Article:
Florida's $3.6 billion budget deficit for next year has the Legislature searching for ways to reduce government expenditures. • On the table for consideration is a recommendation by Gov. Rick Scott's transition team to create a super agency by combining the Department of Health, the Agency for Health Care Administration, mental health programs in the Department of Children and Families, the Department of Elder Affairs and the Agency for Persons with Disabilities.
A variation of this proposal has been offered by Rep. Janet Adkins, R-Fernandina Beach, in HB 115, and by Sen. Steve Oelrich, R-Gainesville, in SB 528, that would create a department of health and human services.
A large superagency would likely meet the same fate as the Florida Department of Health and Rehabilitative Services that operated between 1969 and 1996. The Health Department, the Agency for Health Care Administration, the DCF, the Department of Elder Affairs and other agencies were components of this department.
Why was it broken up into smaller, mission-focused agencies? To improve program effectiveness. Agencies would have a single mission, management would be focused, smaller bureaucracies would solve problems quicker and better. Agencies would be able to work more closely with their advocates and constituent groups.
What has gone wrong? Florida's explosive population growth and a "limited government political philosophy" have weakened these mission-focused agencies. Agency funding has not kept pace with their needs.
Recreating a super agency will not improve program efficiency. A handful of management positions could be deleted. But there would be no appreciable savings unless programs were also eliminated or reduced.
The Health Department needs capable and experienced public health leadership and the support of the administration and Legislature to promote the "10 essential public health services" that are recommended by the Centers for Disease Control and Prevention and the American Public Health Association. The 10 essential services serve as national standards across the country. The first three focus on improving the health of the population. They are:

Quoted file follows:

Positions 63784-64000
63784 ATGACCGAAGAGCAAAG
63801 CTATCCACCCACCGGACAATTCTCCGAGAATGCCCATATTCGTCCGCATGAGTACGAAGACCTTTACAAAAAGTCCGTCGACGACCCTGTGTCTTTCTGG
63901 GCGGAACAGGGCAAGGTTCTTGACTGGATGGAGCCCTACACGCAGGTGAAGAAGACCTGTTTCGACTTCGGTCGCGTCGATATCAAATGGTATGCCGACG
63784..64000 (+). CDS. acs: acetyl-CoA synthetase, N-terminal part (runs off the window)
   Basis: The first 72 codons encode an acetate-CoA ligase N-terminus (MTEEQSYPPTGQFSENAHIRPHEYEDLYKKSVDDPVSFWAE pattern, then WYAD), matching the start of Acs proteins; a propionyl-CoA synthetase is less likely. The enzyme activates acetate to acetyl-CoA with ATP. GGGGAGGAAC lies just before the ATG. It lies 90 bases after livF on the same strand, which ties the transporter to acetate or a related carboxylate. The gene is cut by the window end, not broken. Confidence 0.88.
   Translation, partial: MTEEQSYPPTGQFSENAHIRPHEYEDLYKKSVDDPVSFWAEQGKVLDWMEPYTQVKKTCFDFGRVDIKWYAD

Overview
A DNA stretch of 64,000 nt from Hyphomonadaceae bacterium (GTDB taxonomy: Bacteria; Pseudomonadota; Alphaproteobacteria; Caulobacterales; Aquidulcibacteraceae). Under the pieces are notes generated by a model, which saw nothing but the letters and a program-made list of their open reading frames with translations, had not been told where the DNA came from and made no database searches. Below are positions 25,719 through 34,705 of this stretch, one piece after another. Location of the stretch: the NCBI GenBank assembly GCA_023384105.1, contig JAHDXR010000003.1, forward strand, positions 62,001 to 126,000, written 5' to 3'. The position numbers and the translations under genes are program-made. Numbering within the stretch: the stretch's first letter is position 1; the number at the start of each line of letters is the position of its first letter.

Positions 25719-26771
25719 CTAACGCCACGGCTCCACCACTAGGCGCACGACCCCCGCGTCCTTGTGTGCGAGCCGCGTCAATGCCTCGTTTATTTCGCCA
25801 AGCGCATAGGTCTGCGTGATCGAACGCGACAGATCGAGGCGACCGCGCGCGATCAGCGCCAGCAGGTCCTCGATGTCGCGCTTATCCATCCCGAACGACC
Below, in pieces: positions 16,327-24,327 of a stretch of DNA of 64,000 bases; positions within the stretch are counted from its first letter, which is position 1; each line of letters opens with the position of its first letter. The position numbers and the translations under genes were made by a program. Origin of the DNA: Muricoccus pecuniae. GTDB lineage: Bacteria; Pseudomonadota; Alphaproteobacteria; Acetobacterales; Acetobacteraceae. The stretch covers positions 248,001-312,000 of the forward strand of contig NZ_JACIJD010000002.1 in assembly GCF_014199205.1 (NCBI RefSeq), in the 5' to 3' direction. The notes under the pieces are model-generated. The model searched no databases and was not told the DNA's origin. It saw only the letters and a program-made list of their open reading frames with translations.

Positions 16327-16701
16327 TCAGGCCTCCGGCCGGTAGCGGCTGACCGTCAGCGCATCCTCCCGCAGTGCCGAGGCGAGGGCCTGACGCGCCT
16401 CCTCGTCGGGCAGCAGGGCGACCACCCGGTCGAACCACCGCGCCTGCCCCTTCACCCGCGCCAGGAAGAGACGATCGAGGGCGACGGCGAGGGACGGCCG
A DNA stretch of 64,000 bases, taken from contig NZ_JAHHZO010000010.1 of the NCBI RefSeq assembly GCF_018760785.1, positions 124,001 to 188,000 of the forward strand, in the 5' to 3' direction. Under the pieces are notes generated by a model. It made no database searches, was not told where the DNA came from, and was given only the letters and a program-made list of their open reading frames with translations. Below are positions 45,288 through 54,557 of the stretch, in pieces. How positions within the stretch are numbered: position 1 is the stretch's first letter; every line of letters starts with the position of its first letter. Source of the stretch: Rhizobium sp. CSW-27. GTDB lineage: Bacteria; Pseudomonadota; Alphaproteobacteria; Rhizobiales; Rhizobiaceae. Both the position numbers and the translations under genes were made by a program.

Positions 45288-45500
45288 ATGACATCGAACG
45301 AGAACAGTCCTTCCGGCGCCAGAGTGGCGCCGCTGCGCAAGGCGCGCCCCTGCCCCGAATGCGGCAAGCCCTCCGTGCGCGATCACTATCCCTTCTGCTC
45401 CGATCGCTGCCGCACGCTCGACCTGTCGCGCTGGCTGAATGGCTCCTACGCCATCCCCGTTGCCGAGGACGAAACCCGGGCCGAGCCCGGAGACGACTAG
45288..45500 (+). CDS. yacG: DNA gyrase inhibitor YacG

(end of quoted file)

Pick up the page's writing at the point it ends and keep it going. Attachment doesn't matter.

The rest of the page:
• Monitor health status to identify and solve community health problems.
• Diagnose and investigate health problems and health hazards in the community.
• Inform, educate and empower people about health issues.
One of the most important functions of the Health Department is to improve the health of Floridians. Unfortunately, almost no funding is available to target childhood obesity or to educate the public about the importance of good nutrition and physical exercise, which is crucial to reducing the prevalence of diabetes, heart disease, stroke and other chronic health conditions.
A focus on the national standards that guide public health programs would yield a healthier population less in need of medical services, which is the most effective strategy to control health care costs to business, government and individuals. Our health care costs on a per capita basis are 40 percent higher than in Canada and about twice those in industrialized European countries. Our high health care costs make our products less competitive in the international economy and reduce resources for education, our infrastructure and for public safety and for other important needs.
The Department of Health was singled out by Rick Scott's transition team as in need of significant reform because the "department's culture was suffering from a lack of incentive, leadership, and vision." It was certainly important for the transition team to examine the mission of public health, but this should lead to ensuring that the department has the resources and infrastructure to effectively address the 10 essential services. Putting it in a mega agency won't accomplish this.
The Department of Health needs to be energized and led by public health experts. It needs to remain an independent mission-focused agency. The governor's management team and legislative leadership need to take a closer look at public health needs and the role the department can play in reducing health care costs before they act.
Ed Feaver and Bob Williams are former secretaries of the Florida Department of Health and Rehabilitative Services and Dr. E. Charlton Prather served twice as the state health officer, Florida's chief public health official. All are members of the Health Care Advisory Council of the Florida Public Interest Research Group.